WACO — Each year, more than 330 million people around the world journey to sacred places to perform acts of devotion, express faith or seek enlightenment or healing.

From Oct. 1 to Dec. 31, visitors to Baylor University’s Mayborn Museum Complex will learn about those pilgrimages through the exhibition National Geographic Sacred Journeys. The exhibit, created with National Geographic photography, recreates places, spaces and events so visitors can observe, discuss and learn about the history and beliefs behind spiritual travels around the world.

This marks the only time the 7,000-square-foot exhibition will travel from The Children’s Museum of Indianapolis, where it opened in 2015.

The eight featured sites replicated in the exhibition include:

The Western Wall of the Second Jewish Temple in Jerusalem, Israel

Dome of the Rock mosque in Jerusalem, the site of Muhammad’s ascent to heaven

The Church of the Holy Sepulchre in Jerusalem, site of Jesus’ crucifixion

The Grand Mosque in Mecca, Saudi Arabia, to which all Muslims are expected to make a pilgrimage, or Hajj, once in their lives

Tepeyac Hill and the Roman Catholic Basilica of Our Lady of Guadalupe in Mexico City, Mexico

Allahabad and Sangam at the confluence of three rivers sacred to Hindus at the Ganges River in India, site of some of the largest gatherings of humans on earth

Bodh Gaya, birthplace of Buddhism, and the Bodh Tree, where Gautama Buddha achieved enlightenment in Bihar, India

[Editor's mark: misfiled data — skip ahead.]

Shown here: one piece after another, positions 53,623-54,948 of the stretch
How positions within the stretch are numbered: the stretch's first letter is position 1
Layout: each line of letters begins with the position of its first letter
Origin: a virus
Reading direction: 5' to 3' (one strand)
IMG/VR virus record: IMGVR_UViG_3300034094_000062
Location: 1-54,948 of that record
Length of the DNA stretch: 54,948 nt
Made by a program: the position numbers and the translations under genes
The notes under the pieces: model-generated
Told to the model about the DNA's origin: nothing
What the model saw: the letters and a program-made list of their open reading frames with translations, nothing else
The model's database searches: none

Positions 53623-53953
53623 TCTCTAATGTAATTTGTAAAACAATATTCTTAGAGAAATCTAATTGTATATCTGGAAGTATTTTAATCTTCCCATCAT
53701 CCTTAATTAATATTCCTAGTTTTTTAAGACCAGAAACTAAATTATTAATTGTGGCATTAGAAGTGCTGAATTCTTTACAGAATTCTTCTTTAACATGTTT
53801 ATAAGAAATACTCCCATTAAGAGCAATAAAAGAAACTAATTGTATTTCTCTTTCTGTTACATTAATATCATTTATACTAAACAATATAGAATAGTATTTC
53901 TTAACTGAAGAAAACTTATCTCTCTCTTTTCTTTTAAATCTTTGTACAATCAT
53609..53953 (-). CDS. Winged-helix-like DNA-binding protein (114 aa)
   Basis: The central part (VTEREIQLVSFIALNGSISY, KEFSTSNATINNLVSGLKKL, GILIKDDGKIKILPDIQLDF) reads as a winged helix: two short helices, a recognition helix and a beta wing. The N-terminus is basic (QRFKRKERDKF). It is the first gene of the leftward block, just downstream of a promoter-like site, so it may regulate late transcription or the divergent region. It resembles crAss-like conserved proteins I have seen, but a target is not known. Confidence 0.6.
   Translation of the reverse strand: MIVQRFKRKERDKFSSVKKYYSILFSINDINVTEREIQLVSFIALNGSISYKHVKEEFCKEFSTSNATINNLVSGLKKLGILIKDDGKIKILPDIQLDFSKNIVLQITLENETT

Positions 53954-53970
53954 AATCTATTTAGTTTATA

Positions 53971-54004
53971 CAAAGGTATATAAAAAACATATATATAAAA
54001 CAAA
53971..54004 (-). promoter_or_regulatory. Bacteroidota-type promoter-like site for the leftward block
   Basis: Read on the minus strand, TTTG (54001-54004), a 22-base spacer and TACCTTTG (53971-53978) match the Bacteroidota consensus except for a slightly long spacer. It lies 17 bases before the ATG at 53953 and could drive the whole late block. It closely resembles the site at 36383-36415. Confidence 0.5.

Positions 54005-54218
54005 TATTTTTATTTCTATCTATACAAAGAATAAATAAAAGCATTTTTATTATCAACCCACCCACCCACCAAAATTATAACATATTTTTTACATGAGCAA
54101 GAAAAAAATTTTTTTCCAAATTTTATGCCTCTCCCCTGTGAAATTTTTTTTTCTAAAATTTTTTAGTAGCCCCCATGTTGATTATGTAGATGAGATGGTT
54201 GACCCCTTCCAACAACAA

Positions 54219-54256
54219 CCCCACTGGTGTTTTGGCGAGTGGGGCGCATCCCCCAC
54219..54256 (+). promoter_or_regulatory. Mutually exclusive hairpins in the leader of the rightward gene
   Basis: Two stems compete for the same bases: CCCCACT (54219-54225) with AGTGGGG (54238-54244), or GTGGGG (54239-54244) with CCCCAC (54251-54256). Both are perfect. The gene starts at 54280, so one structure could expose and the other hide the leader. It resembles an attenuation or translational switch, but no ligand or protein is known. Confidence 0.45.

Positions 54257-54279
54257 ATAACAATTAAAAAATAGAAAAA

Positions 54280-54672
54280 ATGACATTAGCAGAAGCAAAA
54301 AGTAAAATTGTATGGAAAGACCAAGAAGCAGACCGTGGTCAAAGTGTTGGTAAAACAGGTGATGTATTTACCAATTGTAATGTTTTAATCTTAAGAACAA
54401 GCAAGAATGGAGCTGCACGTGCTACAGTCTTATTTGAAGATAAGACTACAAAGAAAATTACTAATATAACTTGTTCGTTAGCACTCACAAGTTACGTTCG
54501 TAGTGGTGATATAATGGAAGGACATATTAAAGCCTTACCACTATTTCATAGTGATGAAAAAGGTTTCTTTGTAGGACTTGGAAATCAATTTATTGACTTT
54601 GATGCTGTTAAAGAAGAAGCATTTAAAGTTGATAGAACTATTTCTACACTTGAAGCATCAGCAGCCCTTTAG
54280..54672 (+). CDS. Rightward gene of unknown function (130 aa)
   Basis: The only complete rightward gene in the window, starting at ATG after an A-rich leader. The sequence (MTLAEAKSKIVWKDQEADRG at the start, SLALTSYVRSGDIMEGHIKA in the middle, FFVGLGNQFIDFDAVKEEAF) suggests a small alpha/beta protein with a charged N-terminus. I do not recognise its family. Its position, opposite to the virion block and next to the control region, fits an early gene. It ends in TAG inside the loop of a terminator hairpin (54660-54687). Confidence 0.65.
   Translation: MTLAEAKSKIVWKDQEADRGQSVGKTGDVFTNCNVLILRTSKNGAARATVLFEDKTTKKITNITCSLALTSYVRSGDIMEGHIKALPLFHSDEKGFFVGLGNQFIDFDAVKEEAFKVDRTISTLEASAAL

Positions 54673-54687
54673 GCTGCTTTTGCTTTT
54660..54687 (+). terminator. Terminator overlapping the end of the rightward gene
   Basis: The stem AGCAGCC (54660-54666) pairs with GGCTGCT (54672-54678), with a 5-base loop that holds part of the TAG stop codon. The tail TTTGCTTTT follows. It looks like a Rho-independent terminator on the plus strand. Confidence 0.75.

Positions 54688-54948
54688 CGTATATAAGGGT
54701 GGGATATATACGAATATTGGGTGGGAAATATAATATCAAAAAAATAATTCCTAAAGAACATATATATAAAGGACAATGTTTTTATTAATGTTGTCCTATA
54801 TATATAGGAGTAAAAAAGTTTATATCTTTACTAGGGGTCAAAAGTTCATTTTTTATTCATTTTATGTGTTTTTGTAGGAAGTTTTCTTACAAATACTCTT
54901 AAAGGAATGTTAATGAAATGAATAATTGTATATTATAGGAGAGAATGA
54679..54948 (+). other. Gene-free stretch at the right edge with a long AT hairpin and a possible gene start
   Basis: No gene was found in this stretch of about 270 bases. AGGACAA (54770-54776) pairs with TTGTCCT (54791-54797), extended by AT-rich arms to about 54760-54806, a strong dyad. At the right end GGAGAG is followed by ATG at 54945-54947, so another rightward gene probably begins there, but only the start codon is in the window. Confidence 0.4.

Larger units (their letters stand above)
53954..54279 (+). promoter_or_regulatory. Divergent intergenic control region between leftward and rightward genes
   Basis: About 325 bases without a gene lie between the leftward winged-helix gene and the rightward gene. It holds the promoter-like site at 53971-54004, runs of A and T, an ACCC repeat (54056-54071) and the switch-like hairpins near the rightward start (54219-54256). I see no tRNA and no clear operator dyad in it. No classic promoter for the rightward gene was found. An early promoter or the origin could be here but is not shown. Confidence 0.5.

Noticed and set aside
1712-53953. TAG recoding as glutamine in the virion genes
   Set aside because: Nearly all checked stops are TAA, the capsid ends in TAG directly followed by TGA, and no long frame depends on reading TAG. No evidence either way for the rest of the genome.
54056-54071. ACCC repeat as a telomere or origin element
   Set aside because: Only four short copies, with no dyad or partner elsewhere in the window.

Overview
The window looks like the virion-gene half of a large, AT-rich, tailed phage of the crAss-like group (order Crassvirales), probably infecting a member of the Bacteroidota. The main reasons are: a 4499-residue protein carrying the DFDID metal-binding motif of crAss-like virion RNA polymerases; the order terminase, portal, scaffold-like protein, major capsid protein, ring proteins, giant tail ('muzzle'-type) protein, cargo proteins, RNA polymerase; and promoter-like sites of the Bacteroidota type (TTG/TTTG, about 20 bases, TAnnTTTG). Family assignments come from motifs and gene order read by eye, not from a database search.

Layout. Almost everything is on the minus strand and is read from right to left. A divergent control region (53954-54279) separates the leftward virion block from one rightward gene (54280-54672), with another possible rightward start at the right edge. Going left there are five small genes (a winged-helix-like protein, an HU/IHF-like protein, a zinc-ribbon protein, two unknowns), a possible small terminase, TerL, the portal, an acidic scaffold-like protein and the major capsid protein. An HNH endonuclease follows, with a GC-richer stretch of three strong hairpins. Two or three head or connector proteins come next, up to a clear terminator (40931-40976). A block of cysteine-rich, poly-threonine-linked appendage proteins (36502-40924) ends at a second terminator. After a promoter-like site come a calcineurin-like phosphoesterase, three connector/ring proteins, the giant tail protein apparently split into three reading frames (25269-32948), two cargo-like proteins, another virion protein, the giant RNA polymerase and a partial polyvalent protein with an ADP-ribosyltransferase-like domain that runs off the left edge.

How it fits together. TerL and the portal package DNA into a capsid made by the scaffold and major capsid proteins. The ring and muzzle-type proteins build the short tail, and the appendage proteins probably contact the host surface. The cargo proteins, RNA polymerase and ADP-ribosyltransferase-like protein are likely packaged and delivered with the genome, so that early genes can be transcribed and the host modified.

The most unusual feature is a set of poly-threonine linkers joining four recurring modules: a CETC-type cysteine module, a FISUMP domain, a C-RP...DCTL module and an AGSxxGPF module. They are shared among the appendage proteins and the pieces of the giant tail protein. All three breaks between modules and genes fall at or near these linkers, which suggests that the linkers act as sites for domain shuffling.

Caves in the bluffs along the Dead Sea in Qumran, Israel, where the Dead Sea Scrolls were discovered

Among the artifacts that will be featured in the exhibition are fragments of the Dead Sea scrolls, a large stone from the Western Wall in Jerusalem, Jewish devotional objects taken into space by former astronaut David Wolf, the trunk Brigham Young carried from New York to Utah, a piece of the Kiswa (a gold-embroidered fabric, which drapes the Kaaba in Mecca), a throne built for the Dalai Lama’s U.S. visit in 2010, a replica of the Shroud of Turin, and a statue of Ganesh (Hindu god of good fortune).

The personal stories of children and families who participate in sacred journeys or practices are woven into the exhibit’s story line.

“Children and families will have the opportunity to learn about pilgrimages, festivals and important objects connected to a variety of sacred sites in the world,” said Charles Walter, director of Mayborn Museum Complex. “We are happy to bring this important exhibition to Central Texas and provide the tremendous opportunity for our visitors to engage with these truly unique artifacts and beautiful landscapes provided by National Geographic.”

In creating the exhibit, The Children’s Museum of Indianapolis’ staff worked closely with religious leaders and a national panel of academic experts in the fields of humanities, theology, world cultures and religious studies.

The advisers shaped exhibit content to ensure that the most authentic artifacts, texts and other exhibit elements were selected and portrayed in an appropriate manner so that they may be understood by visitors with diverse perspectives.

Mayborn Museum Complex is at 1300 S. University Parks Drive on Baylor University’s campus.

Admission, which includes Sacred Journeys and the entire museum, is $8; $7 for senior citizens; $6 for children. The exhibition is free to museum members and Baylor students.

The exhibition is produced by The Children’s Museum of Indianapolis in collaboration with the National Geographic Society and made possible by a grant from Lilly Endowment Inc.

*High-resolution images available upon request.

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